The article is written by Rita Ferrone who lives in the Archdiocese of New York where it is reported that Mass attendance is now about 12% of the Catholic population. This means that 88% don't attend Mass. I guess there would be even fewer attending Mass if the Mass had remained in Latin.
There are many reasons why Catholic Mass attendance has declined. The root of it goes back to the immediate aftermath of Vatican II and what it did to Catholics of that period who then handed on either their function or dysfunction to subsequent generations. It seems that the dysfunctional Catholic crowd of the 1960's has won the day.
All of this has compromised the Catholic Church's ability to go out to the world with the Good News. So the pious platitudes in the article I reprint seem like a gross denial of the reality or patting oneself on the back for the small crowd today that does everything right because of the vernacular.
Don't get me wrong. I love the vernacular as a young teenager when it was first introduced in my parish and I love the new and glorious revised English translation we have today. I wish that some Latin had been mandated to remain and I think Pope Benedict had the recipe for it.
Fortunately not only does the EF Mass (what Pope Francis acknowledges is a part of the post-Vatican II Magisterium or patrimony and he himself calls but one form of the Latin Rite that has two expressions) preserve the patrimony of the EF's liturgical sensibilities and heritage, it also perseveres Latin and assist the Church with her vernacular liturgy to evangelize Catholics first and then the world.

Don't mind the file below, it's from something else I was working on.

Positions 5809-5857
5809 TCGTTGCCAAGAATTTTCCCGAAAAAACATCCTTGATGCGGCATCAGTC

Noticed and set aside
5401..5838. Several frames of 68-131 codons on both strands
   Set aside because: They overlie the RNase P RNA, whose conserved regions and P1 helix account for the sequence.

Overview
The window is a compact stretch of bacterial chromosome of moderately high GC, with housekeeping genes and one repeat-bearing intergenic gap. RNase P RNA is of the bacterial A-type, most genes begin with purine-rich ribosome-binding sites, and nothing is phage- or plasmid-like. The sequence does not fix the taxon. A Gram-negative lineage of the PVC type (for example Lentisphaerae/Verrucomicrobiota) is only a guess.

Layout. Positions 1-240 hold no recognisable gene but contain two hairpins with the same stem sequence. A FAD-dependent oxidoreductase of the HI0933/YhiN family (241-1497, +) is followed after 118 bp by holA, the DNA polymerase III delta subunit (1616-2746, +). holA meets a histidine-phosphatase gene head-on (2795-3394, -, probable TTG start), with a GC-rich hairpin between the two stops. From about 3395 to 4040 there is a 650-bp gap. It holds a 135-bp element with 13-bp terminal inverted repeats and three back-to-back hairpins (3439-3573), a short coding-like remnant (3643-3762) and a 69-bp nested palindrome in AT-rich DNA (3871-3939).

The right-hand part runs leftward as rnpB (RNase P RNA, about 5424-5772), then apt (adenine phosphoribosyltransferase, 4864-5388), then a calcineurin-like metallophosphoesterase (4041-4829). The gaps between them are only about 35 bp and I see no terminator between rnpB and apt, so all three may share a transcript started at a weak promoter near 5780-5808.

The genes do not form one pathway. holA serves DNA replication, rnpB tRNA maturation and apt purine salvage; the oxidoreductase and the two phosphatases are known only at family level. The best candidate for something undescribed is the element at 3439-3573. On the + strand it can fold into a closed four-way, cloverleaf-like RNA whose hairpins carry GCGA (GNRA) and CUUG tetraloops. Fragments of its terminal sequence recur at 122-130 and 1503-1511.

This article just seems to limp and deny reality about Catholics and their need to be evangelized or re-evangelized and what Catholics are actually doing to evangelize the world. Catholics prior to the Council with a strong Latin Liturgy and strong vernacular devotional life and a strong belief in the Catholic basics as taught by the Baltimore Catechism were much more effective at evangelizing that we are today. In fact dissenting Catholics today who dissent knowingly or unknowingly reduce the effectiveness of Catholic evangelization.
Prior to Vatican II in this country, up until the 1960's, converts to the Catholic Faith was at an all time high especially in the African American Community--this with a Latin Liturgy. Will anyone like the author of this article care to explain this?
But here is the article from Commonweal: (read the comments at this link at the end of the article. They are a hoot, especially the first one!)
Unity, Not Uniformity
What the Vernacular Liturgy Says About the Church
March 7, 1965, came to be known as Bloody Sunday in the civil-rights movement, as peaceful protesters in Selma, Alabama, were assaulted by police wielding clubs and tear gas. The same day, Pope Paul VI entered All Saints Church in the suburbs of Rome and said Mass in Italian. It was the first vernacular Mass celebrated by the pope in modern times. Pope Francis will mark that anniversary about two weeks from now.